Wilson disease, or WD, is a rare inherited disorder that causes excess copper to accumulate in the body. It is also known as hepatolenticular degeneration. Steadily increasing amounts of copper circulating in the blood are deposited primarily in the brain, liver, kidneys, and the cornea of the eyes. WD is fatal if it is not recognized and treated. It is named for an American neurologist, Samuel A. K. Wilson, who first described it in 1912.
Under normal conditions, copper that finds its way into the body through the diet is processed within the liver. This processed form of copper is then passed into the gallbladder, along with the other components of bile (a fluid produced by the liver, which enters the small intestine in order to help in digestive processes). When the gallbladder empties its contents into the first part of the small intestine (duodenum), the copper in the bile enters and passes through the intestine with the waste products of digestion. In healthy individuals, copper is then passed out of the body in stool.
In Wilson disease, copper does not pass from the liver into the bile, but rather begins to accumulate within the liver. As copper levels rise in the liver, the damaged organ begins to allow copper to flow into the bloodstream, where it circulates. Copper is then deposited throughout the body, building up primarily in the kidneys, the brain and nervous system, and the eyes. Wilson disease, then, is a disorder of copper poisoning occurring from birth.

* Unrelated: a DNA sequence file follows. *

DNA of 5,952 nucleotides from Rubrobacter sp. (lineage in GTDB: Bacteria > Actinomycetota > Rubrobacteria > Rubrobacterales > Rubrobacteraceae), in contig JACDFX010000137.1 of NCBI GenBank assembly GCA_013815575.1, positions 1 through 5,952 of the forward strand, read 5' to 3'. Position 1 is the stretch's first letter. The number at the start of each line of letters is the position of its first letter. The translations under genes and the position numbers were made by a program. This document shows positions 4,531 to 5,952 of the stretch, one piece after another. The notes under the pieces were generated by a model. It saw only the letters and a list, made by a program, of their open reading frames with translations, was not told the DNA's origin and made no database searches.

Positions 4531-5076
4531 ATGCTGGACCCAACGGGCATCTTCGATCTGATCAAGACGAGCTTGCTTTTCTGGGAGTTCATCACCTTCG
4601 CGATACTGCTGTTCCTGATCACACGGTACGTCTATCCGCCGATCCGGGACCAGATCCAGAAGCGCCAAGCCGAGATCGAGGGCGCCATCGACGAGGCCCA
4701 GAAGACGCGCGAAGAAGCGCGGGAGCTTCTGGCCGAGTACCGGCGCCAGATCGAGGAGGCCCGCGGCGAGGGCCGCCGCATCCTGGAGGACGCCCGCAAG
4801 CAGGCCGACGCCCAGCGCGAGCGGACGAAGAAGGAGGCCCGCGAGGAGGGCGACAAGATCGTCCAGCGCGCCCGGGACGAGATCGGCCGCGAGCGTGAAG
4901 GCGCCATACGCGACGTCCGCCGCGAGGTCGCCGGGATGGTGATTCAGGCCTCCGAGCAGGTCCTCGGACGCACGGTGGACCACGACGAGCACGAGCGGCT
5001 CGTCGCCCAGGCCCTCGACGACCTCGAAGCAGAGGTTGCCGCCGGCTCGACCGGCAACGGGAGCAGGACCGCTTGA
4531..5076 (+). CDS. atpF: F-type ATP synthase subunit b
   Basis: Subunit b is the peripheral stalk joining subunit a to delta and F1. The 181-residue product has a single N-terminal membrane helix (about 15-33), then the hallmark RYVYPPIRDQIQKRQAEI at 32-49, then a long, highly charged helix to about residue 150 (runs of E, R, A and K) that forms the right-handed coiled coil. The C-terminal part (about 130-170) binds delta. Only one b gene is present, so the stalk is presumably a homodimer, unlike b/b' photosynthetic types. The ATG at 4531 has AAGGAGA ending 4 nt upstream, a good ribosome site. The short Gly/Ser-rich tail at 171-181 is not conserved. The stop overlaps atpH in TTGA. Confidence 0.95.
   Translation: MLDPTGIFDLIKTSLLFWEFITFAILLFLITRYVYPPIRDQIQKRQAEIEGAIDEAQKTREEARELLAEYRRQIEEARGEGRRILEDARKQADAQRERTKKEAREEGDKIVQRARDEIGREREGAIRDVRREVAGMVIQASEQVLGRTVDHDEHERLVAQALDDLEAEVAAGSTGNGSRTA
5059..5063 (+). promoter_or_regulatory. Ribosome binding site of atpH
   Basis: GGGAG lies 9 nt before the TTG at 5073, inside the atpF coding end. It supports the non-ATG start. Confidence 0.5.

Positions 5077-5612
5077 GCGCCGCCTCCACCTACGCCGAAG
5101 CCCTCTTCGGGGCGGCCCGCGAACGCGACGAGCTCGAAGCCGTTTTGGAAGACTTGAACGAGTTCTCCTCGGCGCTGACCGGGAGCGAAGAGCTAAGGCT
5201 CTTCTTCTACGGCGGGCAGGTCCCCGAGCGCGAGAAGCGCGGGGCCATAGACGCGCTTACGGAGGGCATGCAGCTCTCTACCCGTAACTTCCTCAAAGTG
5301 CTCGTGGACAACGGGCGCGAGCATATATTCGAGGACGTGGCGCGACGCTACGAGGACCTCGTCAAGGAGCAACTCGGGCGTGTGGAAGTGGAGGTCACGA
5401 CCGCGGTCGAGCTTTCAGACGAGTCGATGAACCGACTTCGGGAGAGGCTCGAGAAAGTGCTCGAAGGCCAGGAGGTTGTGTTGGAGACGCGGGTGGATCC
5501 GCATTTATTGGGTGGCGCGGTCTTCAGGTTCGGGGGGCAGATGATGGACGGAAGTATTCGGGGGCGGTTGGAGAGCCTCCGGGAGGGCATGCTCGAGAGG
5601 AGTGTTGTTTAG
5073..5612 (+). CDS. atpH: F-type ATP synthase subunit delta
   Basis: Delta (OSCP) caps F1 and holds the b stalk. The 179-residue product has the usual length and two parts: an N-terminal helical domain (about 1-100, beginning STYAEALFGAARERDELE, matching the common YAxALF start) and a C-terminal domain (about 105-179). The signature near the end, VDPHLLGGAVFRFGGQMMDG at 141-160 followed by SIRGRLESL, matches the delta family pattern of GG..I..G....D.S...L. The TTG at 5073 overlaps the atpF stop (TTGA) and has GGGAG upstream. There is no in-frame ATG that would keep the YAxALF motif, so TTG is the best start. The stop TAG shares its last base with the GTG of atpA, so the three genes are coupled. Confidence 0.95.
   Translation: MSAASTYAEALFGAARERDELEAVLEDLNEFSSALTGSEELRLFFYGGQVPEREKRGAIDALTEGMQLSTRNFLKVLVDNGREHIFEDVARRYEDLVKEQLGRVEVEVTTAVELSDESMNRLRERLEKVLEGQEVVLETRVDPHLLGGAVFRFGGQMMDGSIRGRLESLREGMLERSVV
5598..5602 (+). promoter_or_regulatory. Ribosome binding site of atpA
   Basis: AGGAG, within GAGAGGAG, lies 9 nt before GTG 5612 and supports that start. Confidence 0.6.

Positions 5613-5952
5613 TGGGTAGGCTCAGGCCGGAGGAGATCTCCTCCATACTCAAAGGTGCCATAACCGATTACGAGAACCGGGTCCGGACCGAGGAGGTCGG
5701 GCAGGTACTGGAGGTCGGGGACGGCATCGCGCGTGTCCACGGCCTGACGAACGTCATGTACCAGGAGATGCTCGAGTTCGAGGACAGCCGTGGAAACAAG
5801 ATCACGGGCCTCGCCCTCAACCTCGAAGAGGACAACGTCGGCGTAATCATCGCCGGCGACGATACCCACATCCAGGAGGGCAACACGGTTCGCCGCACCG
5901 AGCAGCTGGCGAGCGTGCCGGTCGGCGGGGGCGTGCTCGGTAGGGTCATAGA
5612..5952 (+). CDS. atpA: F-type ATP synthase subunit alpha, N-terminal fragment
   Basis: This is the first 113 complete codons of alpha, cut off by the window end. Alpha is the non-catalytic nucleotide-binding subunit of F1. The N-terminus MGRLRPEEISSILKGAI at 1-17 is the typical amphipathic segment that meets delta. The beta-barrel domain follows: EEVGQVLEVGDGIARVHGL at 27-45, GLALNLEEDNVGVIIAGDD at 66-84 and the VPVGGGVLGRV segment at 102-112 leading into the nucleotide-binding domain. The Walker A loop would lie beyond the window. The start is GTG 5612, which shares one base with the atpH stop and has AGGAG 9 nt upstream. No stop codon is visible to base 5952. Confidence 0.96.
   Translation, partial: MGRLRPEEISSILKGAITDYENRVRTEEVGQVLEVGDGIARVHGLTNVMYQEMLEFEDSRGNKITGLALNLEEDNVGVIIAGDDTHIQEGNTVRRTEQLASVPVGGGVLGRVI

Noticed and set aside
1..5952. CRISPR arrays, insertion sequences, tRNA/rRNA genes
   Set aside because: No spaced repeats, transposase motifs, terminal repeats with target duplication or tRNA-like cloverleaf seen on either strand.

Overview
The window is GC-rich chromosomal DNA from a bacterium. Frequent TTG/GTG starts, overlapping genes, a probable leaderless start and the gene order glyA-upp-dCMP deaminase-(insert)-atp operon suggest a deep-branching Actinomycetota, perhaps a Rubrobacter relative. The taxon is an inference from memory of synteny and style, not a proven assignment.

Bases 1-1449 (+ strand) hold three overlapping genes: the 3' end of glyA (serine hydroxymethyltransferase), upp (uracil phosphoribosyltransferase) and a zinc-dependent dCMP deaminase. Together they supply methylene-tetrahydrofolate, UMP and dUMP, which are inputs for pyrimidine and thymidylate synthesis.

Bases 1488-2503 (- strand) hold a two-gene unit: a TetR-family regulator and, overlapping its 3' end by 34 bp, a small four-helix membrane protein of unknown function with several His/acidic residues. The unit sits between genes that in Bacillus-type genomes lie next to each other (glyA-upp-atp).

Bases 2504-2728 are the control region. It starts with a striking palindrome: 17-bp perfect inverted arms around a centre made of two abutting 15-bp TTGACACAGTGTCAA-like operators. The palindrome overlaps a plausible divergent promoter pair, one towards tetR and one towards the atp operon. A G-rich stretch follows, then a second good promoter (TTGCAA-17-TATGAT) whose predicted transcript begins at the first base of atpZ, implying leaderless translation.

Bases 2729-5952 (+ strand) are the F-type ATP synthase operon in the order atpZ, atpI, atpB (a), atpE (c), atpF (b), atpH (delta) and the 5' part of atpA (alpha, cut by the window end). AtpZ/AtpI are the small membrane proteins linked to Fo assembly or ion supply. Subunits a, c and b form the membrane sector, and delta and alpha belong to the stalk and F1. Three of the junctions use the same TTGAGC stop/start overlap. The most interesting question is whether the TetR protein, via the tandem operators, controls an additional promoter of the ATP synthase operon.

Wilson disease affects approximately one in 30,000 to one in 100,000 individuals and can affect people from many different populations. Approximately one in 90 individuals are carriers of the gene for Wilson disease.
Causes and symptoms
Wilson disease is inherited in an autosomal recessive manner. Autosomal recessive refers to the pattern of inheritance where each parent carries a gene for the disease on one of his or her chromosome pairs. When each parent passes on the chromosome with the gene for Wilson disease, the child will be affected with the disease. Both males and females can be affected with Wilson disease. If an individual is a carrier of the Wilson disease gene they do not have any symptoms of this disease. In order to be affected, an individual must inherit two copies of the gene, one from each parent. Many cases of Wilson disease may not be inherited but occur as a spontaneous mutation in the gene.
The gene for Wilson disease is located on chromosome number 13. The name of the gene is called ATP7B and is thought to be involved in transporting copper. As of 2004, over 200 different mutations of this gene have been identified, making diagnosis by genetic testing difficult.
Symptoms typically present between the ages of three and 60, with age 17 considered to be the average age a diagnosis is made. About half of all patients experience their first symptoms in the liver. The illness causes swelling and tenderness of the liver, sometimes with fever, mimicking more common disorders, such as viral hepatitis and infectious mononucleosis. Abnormal levels of circulating liver enzymes reveal that the liver is being seriously damaged. This form of damage is referred to as fatty degeneration. Without medical intervention, the liver damage will progress to actual cirrhosis. An often-fatal manifestation of liver disease is called fulminant hepatitis. This extremely severe inflammation of the liver (hepatitis) results in jaundice, fluid leaking into the abdomen, low protein circulating in the blood, abnormalities of the blood clotting system, swelling of the brain, and anemia due to the abnormal destruction of red blood cells.